That's not a result of diminished skills. That's knowing how reliable No. 6 is these days.

"They say all that [about Westbrook], and yet when I become that guy, they say I'm not being aggressive," Wade said. "I know I can't win. I know if I average more shots than LeBron, they're going to say something. I know if I don't, they're going to say something. I can't concern myself with that.

"[LeBron] has a mismatch most nights. So we'd be doing ourselves an injustice not to let him be the three-time MVP. There are times you have to pump the brakes a little bit. I think I'm still effective while playing with the best player in the game today."

His consistent play since Barkley's comments would suggest that, yes, he's still quite effective playing next to LeBron.

And if he maintains his current 51.2 percent shooting clip, it would be a career best, improving on the 50 percent he shot from the floor in his first season playing with LeBron.

So maybe Wade is already back to his old ways -- or rather, his younger ways.

Wade said he learned from Kobe Bryant that it's very much possible to work through injuries and eventually return to familiar form.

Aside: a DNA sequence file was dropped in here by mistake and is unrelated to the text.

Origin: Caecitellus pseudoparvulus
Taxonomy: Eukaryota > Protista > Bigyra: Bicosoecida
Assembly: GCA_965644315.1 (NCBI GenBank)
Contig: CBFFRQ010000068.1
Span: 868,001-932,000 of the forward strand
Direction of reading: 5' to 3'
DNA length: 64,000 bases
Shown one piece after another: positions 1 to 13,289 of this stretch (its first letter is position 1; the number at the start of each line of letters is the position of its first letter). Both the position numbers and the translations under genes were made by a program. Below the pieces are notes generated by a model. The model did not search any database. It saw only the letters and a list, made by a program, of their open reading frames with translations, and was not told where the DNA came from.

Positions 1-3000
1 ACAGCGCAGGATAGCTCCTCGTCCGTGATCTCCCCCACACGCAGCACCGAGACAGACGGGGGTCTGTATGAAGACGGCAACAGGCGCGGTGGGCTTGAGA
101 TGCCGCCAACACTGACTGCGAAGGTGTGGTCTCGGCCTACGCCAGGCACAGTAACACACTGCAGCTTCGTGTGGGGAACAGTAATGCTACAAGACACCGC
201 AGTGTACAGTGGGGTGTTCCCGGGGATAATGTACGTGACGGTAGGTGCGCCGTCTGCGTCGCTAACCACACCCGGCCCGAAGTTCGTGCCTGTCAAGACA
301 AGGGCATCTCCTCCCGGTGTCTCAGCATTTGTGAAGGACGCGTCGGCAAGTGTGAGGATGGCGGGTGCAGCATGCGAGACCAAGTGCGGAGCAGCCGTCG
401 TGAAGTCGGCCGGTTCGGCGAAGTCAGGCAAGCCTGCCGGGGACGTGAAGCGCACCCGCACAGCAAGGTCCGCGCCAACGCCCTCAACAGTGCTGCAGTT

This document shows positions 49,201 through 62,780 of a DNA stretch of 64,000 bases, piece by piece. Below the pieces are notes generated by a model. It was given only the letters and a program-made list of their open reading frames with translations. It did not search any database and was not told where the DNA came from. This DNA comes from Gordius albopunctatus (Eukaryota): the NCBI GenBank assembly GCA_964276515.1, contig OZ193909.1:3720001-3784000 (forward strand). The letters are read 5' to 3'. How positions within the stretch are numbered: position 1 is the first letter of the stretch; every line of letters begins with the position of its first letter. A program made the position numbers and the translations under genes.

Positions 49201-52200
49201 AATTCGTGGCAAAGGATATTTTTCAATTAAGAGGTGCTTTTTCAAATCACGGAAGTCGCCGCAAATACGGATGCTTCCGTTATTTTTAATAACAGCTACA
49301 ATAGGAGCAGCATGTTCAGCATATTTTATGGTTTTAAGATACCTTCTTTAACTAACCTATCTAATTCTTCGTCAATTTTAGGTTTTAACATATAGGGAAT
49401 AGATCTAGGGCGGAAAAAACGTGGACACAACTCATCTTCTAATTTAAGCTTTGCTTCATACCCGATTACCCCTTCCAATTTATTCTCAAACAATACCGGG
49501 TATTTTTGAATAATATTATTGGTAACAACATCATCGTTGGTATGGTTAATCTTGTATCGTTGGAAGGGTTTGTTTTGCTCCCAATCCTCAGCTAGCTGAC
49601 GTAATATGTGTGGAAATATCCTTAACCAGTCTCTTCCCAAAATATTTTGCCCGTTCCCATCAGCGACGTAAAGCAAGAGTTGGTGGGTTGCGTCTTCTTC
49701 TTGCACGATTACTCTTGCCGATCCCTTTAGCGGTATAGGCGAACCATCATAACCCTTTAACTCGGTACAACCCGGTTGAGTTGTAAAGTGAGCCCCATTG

"I know the different Kobes that I've guarded over my 10 years," Wade said. "That kind of helped me to say, 'OK, I know when he went through his injuries, he was this player. Then once he got healthy, he was this player.'"

So just like Kobe is a stubborn scorer, Wade plans on remaining a stubborn attacker. Those changes in his game Barkley suggested were necessary don't interest Wade.

He'll continue to make subtle alterations, such as taking an extra dribble before attacking the rim. But Wade doesn't plan on changing his approach just because he's in his 30s.

So when will we all notice a new Wade? When will we see that player Barkley said we'd have to see relatively soon?

"Hopefully never," Wade said. "I don't want to. When I walk away from the game, I want to walk away playing the game that I want to play.

"I think every year you make minor adjustments. But it's in my DNA -- my attack nature is just in me.

"I could shoot three jump shots in a row, or I can take a couple 3s, but I'm an attacker. When I can't attack anymore and I'm just not doing it, then that's when I've got to give it up. But hopefully you will never notice."